Burnier e Cartier – Fotos Pra Capa do LP (1976)

Burnier & Cartier
“Fotos para capa do LP”
Released 1976 on EMI/ODEON

1 Minha mãe não sabe de mim (Claudio Cartier, Octávio Burnier, Wrigg)
2 D. João (Octávio Burnier, Reinaldo Pimenta)
3 Recreio (Octávio Burnier, Wrigg)
4 Elogio da loucura (Octávio Burnier, Wrigg, Strunck)
5 À beira de nada (Octávio Burnier, Wrigg)
6 Catarina Canguru (Claudio Cartier, Paulo Azevedo)
7 Dia ferido (Claudio Cartier, Octávio Burnier)
8 Lenda das amazonas (Octávio Burnier, Wrigg)
9 Ecoline (Claudio Cartier)
10 Sítio azul (Claudio Cartier)
11 Pedra pintada (Octávio Burnier)

Here is a nice and warm record that I first heard about through the blogosphere, through our friend JThyme’s blog I do believe, who in turn got turned on to them via Loronix if I’m not mistaken. Burnier & Cartier were a duo from Rio de Janeiro who recorded three albums between 1974 and 1978 and then seem to have dropped out of music. Octávio Bonfá Burnier (son of Luiz Bonfá) and Claudio Cartier had actually been composing together since 1968, and their first album, for RCA-Victor in 1974, featured musicians like Novelli, Bebeto, Paulo Mouro, and Chico Batera. As far as I can tell, none of this people played on THIS album.

The duo were signed to Odeon records at the recommendation of Milton Nascimento, and thus we see a couple former collaborators of Milton on the album — drummer Paulinho Braga and Luiz Alves on bass, both of whom would record a whole bunch of people (many of them very famous) during the 1970s and beyond.

Before I even knew this, the album reminded me a bit of the Clube da Esquina collective, but still different enough to have its own identity. All the songs have two acoustic guitars as the base of their arrangement, and their sound blends jazz-rock, mellow psychedelia, classical music, folk-rock, and some artsy, progressive baroque string arrangements. Um, I guess this might make them “fusion”? I dunno. Don’t be frightened. But in fact the last ten minutes of the album (composed of three overlapping tracks) is entirely instrumental (which has a certain Egberto Gismonti quality to it, although probably less adventurous).

In spite of having a name like a French-Canadian fur-trapping company, and looking like a Brazilian version of Seals & Crofts, these guys made some incredibly intriguing music. Although completely accessible, there is something tenaciously un-commercial about their sound that perhaps explains why these albums are very hard to find. I am not certain if the first one is on CD (I found a copy a long time ago on a well-known blog). THIS title is one of the shoddier reissues on the 100 Anos de Odeon series, in terms of packaging — the good news is that the sound is actually very warm and nice. But not only is the album title not listed on the CD tray (leading it to be replicated in lots of published discographies as simply ‘Burnier & Cartier’ which is partly why I left it like this in the folder name), but the back tray card actually states that the album was released in 1968 (in the booklet, it is correctly stated to be from 1976). So much for giving such a beautiful album the care and attention it deserves when all a label like EMI cares about is its bottom-line. Good to know they were paying attention…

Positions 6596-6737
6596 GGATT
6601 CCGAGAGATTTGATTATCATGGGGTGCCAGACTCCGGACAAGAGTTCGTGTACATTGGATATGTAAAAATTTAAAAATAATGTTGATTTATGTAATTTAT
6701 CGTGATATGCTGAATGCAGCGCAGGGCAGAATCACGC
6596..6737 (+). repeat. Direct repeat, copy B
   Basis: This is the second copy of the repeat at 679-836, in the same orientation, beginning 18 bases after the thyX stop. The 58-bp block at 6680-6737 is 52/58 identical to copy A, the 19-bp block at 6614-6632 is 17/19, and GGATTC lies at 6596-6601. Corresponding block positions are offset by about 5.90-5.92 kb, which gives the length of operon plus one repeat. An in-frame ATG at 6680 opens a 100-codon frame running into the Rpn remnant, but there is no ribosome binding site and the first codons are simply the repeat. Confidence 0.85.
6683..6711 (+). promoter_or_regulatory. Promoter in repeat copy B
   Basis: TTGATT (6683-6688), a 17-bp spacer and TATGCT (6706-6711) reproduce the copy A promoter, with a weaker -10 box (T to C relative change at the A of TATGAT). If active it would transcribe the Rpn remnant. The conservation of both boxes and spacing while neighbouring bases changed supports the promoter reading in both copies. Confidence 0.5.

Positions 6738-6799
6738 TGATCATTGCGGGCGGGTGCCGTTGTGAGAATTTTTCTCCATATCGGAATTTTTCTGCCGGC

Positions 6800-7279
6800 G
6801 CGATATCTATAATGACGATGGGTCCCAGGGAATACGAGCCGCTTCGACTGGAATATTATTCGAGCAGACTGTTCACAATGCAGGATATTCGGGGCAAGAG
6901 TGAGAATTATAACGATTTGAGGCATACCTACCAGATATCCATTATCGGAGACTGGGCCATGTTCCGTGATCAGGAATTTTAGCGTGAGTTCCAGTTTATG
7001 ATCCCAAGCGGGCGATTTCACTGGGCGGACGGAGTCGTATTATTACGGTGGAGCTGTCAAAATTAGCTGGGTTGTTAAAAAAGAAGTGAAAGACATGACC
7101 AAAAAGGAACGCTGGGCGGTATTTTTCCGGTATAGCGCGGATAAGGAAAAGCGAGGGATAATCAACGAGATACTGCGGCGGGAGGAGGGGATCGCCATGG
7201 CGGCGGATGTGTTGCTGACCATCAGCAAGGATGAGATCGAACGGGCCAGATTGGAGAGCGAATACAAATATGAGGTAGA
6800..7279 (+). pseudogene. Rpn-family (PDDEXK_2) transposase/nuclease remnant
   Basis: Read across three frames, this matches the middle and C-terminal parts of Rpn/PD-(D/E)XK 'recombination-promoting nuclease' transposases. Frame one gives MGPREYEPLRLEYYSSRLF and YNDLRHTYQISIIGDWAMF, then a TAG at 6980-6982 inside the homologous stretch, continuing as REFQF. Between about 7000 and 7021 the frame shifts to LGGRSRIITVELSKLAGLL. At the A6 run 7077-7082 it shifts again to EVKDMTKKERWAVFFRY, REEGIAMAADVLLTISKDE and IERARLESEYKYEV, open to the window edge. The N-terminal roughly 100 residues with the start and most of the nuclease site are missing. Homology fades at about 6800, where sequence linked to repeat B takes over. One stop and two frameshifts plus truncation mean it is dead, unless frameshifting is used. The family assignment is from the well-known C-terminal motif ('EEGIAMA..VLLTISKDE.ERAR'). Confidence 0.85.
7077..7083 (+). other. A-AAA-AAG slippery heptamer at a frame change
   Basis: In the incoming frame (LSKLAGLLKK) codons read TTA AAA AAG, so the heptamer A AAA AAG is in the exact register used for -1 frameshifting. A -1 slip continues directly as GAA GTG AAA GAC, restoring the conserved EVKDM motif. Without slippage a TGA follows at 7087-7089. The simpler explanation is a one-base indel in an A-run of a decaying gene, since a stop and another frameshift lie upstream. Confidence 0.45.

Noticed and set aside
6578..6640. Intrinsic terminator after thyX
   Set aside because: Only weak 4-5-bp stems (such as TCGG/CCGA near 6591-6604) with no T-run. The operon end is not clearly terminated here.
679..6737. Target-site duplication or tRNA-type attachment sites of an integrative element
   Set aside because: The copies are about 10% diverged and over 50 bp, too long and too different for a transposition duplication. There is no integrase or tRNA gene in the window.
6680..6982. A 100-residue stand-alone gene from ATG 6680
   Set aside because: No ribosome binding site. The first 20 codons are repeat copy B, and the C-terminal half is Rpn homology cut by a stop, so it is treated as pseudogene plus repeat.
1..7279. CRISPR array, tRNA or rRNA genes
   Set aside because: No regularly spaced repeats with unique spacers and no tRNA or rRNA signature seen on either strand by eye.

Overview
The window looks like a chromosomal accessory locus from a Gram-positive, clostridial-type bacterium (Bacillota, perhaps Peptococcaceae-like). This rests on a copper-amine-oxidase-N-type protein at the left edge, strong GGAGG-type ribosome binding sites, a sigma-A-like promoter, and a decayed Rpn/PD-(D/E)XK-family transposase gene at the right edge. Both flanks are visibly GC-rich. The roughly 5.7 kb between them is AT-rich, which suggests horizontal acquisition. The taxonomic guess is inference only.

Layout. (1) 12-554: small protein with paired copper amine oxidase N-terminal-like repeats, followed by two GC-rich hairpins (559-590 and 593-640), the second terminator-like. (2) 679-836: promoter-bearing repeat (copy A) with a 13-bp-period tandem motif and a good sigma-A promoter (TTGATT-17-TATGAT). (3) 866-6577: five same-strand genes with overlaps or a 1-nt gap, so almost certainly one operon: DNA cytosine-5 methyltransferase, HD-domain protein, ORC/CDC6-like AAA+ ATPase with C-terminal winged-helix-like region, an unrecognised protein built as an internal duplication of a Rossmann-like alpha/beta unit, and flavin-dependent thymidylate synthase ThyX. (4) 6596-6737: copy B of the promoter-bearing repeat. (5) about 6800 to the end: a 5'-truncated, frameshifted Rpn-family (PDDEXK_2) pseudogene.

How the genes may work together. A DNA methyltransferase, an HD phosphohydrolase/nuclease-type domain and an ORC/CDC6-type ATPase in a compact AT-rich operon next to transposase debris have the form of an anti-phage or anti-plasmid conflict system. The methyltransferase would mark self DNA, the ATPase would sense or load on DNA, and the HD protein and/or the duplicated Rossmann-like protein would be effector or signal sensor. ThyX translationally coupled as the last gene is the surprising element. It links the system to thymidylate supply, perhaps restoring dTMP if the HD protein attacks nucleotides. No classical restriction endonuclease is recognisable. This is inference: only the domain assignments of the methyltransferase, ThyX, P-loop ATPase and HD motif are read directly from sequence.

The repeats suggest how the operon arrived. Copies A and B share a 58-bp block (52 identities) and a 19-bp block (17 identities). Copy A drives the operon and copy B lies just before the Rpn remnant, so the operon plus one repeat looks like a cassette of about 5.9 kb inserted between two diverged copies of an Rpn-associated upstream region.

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Academia da Berlinda – Academia da Berlinda (2007)


The conjoined-twin-cities of Recife/Olinda in Brasil boast one of the diverse music scenes in a country full of musical diversity. The bad part is that you only have to be there about ten minutes before you have half a dozen hipsters in plaid pants and oversized sunglasses harangue you with the facts about how great and diverse their scene is. If you had to chose one commonality to highlight as a collective characteristic, it would be the ability of most of these artists to draw on various strands of regional ‘roots’ music and reinvent them, rescuing them from the staid museum-preservations of “folklore” and incorporating them as a vital component of the cultural life of Pernambuco and Brazil. However, such artistic vanguards are (as they have always been in most places) the concern of the upper middle class; In spite of the working-class background of a figure like Chico Science, you would be hard-pressed to find a pedreiro (bricklayer, mason) attending a Mundo Livre show.